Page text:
2. Let us now study the case of heavenly spirits. We can be absolutely sure that these have a need of bodies from those divinely inspired words: "Are they not all spirits whose work is service, sent to help those who will be the heirs of salvation?" (He 1,14) How will it be possible for them to fulfill this service without a body, especially among beings who possess bodies? Is it not true that only creatures with bodies can run to and fro and pass from place to place ? Do we not know on unimpeachable authority that angels have frequently acted that way? You recall how they were seen by the patriarchs of old, how they entered their tents, shared their meal, and had their feet washed. And so we see that though both animal and angelic spirits have need of bodies, it is not for their own sakes but in order to render some service to others.
3. The animal kingdom is destined by nature to serve, and that service is fulfilled in alleviating the temporal and physical needs of man; the animal spirit or soul is limited by time, it dies with the body. You know then "the slave does not continue in the house forever," but those who treat him well will discover that the usage of this temporal service will redound to eternal rewards. The angel, however, in the freedom of his spirit, applies himself with eagerness to the demands of his duty, which is to bring prompt and swift assistance to us mortals in our striving for the blessings that are to come. He knows that we are destined to be fellow-citizens with him; and co-heirs of the bliss of heaven. Therefore both the animal and the angel need bodies that they might be of help to us, the first that he may give us the service appropriate to his nature, the second that he may lovingly support us. What benefit they themselves may derive from a body I cannot see, at lease with regard to eternal life. The spirit of the animal can indeed perceive corporeal things by means of the body, but is this body of such potential value to him that the material world which he experiences through the senses enables him to advance to a knowledge of spiritual and intellectual truths? Surely not. On the other hand, within the limits of its corporeal and temporal service, the body does provide a gateway to a knowledge of these truths for those who transmute their usage of the things of time into coin of eternal reward, "dealing with this world as though they had no dealing with it."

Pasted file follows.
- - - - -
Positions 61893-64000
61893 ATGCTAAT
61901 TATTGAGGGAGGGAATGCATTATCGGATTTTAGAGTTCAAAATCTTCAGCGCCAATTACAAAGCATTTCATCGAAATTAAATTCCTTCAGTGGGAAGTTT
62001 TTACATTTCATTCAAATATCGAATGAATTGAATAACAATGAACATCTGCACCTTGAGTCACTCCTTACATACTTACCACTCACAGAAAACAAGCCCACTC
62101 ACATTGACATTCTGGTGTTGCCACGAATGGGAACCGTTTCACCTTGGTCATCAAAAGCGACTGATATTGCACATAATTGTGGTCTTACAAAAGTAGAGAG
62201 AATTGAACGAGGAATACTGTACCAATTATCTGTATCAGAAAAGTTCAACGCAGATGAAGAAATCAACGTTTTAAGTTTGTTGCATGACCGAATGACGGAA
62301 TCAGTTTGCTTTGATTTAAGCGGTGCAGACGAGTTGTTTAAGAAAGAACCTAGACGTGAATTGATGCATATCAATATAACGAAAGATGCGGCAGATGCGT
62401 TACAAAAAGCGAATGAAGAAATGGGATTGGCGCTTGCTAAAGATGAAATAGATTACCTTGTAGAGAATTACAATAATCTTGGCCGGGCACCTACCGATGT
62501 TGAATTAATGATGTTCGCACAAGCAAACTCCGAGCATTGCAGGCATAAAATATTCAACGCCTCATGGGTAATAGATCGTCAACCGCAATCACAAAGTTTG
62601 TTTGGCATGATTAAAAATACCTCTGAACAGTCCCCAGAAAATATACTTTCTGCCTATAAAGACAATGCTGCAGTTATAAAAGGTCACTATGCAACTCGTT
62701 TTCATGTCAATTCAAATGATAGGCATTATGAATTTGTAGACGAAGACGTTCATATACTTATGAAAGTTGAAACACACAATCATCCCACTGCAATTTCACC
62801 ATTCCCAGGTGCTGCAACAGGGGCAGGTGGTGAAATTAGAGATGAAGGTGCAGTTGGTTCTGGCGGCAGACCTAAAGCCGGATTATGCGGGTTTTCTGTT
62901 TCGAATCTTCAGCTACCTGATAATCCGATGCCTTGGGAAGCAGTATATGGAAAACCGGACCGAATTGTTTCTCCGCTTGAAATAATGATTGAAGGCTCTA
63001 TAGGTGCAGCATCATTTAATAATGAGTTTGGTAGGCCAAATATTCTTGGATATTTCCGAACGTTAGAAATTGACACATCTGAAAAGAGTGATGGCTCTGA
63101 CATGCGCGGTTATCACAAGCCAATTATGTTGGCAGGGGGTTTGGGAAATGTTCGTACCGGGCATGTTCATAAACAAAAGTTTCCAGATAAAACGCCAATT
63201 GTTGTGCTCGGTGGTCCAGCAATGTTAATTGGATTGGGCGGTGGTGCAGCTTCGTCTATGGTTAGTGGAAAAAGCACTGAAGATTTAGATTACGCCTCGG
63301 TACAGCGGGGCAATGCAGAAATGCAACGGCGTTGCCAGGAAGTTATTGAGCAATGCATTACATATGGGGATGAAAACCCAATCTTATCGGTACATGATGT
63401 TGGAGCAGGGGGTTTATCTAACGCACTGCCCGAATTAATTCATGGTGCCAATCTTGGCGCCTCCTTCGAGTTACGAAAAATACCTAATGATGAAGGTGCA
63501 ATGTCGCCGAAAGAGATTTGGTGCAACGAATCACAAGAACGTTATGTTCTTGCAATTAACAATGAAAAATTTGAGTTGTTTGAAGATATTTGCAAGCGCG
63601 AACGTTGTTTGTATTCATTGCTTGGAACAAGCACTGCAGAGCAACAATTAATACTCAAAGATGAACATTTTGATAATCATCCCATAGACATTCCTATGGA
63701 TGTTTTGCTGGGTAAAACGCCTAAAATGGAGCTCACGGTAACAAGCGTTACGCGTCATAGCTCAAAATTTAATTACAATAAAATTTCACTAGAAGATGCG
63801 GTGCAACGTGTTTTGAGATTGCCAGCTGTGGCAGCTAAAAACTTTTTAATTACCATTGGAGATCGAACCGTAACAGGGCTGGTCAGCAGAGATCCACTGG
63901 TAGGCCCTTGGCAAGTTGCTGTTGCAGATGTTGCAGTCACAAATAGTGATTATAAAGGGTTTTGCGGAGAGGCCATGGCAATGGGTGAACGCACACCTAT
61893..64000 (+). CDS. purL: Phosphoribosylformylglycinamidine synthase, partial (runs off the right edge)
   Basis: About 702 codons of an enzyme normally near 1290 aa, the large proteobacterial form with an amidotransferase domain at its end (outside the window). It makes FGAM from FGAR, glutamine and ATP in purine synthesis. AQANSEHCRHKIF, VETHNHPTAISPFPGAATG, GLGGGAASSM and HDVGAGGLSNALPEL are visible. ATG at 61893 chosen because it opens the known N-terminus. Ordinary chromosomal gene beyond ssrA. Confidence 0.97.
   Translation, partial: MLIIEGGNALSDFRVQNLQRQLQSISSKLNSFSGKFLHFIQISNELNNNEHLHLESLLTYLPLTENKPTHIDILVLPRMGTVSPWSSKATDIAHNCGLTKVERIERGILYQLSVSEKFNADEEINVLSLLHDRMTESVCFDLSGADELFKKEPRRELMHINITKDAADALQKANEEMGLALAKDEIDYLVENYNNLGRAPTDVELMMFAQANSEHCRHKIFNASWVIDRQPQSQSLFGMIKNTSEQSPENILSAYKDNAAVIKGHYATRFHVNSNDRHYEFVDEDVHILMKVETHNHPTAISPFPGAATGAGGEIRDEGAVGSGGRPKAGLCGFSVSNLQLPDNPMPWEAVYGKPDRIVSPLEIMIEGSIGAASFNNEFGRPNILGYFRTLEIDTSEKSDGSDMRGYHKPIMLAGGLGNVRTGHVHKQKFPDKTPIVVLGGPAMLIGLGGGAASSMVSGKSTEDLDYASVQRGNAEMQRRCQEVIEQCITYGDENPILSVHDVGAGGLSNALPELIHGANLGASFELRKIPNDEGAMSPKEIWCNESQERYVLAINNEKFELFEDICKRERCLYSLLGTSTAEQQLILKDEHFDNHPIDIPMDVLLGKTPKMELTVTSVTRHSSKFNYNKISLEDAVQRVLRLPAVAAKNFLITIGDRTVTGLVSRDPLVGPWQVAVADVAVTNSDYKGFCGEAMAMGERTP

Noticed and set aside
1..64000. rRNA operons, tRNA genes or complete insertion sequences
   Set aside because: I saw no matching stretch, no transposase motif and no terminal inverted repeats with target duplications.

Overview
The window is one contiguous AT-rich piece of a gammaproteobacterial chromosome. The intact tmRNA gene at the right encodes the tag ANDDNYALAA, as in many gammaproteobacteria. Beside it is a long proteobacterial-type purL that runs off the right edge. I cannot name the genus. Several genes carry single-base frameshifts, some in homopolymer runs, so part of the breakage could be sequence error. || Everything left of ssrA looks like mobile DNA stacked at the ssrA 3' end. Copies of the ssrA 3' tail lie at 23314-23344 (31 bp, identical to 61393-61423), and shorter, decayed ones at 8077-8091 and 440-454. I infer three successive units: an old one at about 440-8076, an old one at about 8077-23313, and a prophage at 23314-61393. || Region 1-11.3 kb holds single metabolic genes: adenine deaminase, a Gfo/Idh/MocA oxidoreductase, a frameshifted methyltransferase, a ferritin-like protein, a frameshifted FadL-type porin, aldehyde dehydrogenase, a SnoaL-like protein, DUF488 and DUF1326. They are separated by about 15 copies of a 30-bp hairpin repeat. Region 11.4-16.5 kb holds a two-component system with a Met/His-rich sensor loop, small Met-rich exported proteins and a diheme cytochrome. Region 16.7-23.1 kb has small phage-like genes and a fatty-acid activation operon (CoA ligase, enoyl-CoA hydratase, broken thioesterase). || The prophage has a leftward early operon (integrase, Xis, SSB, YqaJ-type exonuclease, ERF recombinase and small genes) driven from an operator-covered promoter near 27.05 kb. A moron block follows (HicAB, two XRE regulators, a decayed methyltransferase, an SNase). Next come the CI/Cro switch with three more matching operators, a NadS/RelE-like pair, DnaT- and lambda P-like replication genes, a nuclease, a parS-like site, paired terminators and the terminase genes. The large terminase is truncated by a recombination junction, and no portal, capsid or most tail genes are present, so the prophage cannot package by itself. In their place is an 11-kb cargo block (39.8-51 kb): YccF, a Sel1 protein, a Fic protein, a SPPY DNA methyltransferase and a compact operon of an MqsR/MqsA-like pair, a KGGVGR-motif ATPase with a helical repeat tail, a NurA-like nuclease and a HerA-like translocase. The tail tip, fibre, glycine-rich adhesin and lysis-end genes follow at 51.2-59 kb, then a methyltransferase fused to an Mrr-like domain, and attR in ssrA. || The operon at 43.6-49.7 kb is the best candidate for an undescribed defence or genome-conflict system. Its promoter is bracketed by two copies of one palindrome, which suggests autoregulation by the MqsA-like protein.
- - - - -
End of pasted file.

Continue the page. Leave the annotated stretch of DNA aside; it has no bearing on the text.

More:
4. We must understand too that if the angel can soar to a grasp of the highest truths and penetrate their profoundest depths, he does so by the vital force and kinship of his nature rather than with the aid of a body, or with the awareness of things that bodily senses provide. St Paul implied this when he said: "The invisible things of God are understood through the things he has made," adding the qualification, "by the creature of the world (Rm 1,2)." Because this is not so for the creature of heaven. For, what the spirit clothed in flesh and dwelling on the earth strives to achieve gradually and little by little, through the knowledge it derives from the senses, that same the dweller of the heavens attains with all speed and ease, because of the native fineness and sublime quality of its being. No prop of bodily sense sustains its poise, no bodily member ministers aid to its effort, no bodily medicine whatsoever contributes to its vision. Why should they search for spiritual meanings among bodily substances when they can find them in the book of life without any discordance, and understand them without any hardship. Why should a man work his sweat out winnowing grain from the chaff, pressing wine from grapes and oil from olives if he has an abundance of all these things ready to hand? Who will beg his food from door to door when his own house is stocked with bread? Will he bother to dig a well, to explore with might and main for springs of water in the bowels of the earth, for whom a burbling fountain pours out full-flowing, limpid streams? Neither angelic nor brute spirit therefore can benefit from corporeal aids in acquiring the knowledge that makes a spiritual being happy. The brute's natural stupidity renders him incapable of that knowledge, while the angel, by a prerogative of splendor and excellence, has no need of a bodily intermediary.
5. We come now to the spirit of man. This, since it holds a middle place between the extremes of bestial and angelic spirits, manifestly has a twofold need of a body: without it the soul can act neither for its own advantage nor for the benefit of others. For, to say nothing of the other members of the body or of the duties they perform, how, I ask, can you instruct the listener if you have no tongue, or receive instruction if you have no ear ?